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MoH better prepared to tackle NCDs – Browne

MoH better prepared to tackle NCDs – Browne


Non-Communicable Diseases (NCDs) are the most frequent cause of death in St Vincent and the Grenadines (SVG); however, with the launch of a health commission, the Ministry of Health is now prepared to better tackle NCDs in our country.

This is the view of Minister of Health, Wellness and the Environment Luke Browne, which he expressed at the launch of the first Health and Wellness Commission on Tuesday, October 31.

The Health and Wellness Commission was established to help fight NCDs, but will also focus on reducing mental health illnesses and communicable diseases through health policies.

Browne explained that deaths from NCDs account for the majority of deaths in the world, to which small countries like SVG are most vulnerable.

“In 2015, 39.5 million people worldwide or 70 per cent of world deaths were of non communicable diseases; cardiovascular, diabetes, cancer and chronic respiratory diseases. Of these deaths, nearly 80 per cent of them or 29 million occurred in low and middle income countries like St Vincent and the Grenadines.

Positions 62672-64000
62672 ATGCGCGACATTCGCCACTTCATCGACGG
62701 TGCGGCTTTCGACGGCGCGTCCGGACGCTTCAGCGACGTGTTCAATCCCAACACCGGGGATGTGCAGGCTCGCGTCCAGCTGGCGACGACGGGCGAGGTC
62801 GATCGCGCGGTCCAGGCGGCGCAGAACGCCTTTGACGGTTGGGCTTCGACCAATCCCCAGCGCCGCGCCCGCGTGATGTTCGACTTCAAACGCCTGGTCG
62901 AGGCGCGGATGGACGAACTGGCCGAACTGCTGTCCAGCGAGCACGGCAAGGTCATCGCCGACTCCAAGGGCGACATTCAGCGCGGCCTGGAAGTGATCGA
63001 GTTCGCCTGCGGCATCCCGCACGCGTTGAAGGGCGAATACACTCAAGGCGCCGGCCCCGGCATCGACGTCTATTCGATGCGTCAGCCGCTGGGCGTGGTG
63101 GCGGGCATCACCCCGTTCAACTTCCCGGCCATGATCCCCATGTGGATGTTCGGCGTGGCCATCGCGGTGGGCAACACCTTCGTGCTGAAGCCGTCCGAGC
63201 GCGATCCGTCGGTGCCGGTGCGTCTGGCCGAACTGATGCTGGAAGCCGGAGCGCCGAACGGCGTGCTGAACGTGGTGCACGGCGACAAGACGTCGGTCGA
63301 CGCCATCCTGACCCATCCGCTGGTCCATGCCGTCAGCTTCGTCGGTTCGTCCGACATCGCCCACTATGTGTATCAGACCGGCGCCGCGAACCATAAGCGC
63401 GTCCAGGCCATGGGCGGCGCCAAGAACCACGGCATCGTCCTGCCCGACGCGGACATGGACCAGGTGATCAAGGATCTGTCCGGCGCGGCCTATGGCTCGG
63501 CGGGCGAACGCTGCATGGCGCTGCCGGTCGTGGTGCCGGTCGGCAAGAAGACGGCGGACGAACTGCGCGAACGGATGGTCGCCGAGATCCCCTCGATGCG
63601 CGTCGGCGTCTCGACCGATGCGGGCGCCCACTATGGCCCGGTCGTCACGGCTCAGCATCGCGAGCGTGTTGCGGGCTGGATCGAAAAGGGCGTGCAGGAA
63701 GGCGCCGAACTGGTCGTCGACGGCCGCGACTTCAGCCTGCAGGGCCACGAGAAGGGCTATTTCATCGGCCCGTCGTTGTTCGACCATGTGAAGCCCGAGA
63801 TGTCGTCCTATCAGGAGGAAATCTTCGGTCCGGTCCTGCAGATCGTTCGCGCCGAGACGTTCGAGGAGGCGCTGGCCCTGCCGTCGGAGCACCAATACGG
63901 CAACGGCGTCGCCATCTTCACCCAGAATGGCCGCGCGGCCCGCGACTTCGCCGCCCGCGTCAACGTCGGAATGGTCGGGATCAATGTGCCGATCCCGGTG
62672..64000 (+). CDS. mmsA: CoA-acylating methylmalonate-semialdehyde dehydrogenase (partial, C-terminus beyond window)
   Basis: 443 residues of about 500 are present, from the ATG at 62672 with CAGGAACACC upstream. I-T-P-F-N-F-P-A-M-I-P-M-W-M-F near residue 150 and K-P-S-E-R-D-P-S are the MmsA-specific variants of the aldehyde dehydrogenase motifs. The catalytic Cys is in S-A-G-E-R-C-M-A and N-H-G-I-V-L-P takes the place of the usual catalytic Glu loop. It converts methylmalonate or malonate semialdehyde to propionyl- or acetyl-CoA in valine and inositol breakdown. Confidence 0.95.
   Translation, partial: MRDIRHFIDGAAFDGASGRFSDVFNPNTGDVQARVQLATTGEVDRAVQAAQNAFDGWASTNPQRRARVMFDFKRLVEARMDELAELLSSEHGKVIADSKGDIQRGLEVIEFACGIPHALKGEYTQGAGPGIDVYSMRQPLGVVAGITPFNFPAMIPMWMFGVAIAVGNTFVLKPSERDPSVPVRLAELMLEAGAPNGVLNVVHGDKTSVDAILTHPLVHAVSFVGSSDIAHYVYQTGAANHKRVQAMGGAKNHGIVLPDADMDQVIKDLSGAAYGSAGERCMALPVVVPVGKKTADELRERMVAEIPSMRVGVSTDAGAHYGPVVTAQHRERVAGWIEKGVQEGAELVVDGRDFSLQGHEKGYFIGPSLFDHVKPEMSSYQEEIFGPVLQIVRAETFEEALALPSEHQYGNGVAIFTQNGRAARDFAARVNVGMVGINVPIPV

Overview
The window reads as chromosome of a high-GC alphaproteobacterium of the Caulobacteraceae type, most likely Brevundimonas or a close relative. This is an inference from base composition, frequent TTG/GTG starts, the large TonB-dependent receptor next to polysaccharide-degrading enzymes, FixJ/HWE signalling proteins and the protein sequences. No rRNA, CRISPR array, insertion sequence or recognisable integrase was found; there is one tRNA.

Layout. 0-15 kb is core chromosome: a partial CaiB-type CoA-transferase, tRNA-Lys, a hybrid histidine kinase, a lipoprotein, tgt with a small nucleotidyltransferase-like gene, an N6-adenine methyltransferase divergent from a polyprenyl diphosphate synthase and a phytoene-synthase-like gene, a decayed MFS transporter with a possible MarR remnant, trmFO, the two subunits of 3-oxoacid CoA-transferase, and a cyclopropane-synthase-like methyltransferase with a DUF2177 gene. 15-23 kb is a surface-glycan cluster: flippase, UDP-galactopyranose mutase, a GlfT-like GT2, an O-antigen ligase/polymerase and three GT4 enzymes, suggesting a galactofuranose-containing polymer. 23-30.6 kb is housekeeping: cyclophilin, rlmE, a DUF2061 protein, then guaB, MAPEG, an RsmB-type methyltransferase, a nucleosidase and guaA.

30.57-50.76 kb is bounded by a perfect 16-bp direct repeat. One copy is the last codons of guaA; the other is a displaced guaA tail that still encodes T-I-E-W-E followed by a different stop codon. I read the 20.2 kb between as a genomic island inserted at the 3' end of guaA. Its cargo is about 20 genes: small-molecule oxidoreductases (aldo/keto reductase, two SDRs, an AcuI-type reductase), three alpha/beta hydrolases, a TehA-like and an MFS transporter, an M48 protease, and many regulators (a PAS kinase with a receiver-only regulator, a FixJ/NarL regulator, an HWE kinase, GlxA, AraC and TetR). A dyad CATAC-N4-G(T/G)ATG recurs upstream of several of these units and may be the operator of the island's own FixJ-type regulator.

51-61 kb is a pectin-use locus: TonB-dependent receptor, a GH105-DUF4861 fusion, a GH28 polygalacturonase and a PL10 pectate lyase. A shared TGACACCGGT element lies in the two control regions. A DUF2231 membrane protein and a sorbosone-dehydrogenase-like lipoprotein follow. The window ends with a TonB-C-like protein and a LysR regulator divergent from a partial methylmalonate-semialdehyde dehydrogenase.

“In St Vincent and the Grenadines, 76 per cent of deaths in the age group 30-69, and this is defined to be premature deaths…were caused by non-communicable diseases in 2013,” the Minister said.

Deaths from NCDs exceed deaths from all infectious communicable diseases, including HIV/AIDS, malaria, tuberculosis, and nutritional deficit and are expected to increase by 15 per cent globally by 2020.

One other major achievement that day was the handing over of the National Plan of Action for the Prevention and Control of NCDs in SVG 2017-2025. The document was handed over to Minister of Health, Luke Browne by Sr Beverly Liverpool, but it is yet to be formally approved by the Cabinet.

The plan outlines the course of action for SVG to combat the NCD epidemic. The plan is established around five priority areas: co-ordination and management of NCDs; healthy and active communities through integrated management; reducing NCD risk factors while increasing protective factors to strengthen health systems; and surveillance, research and education. Each area has it’s own set of objectives and activities.(CB)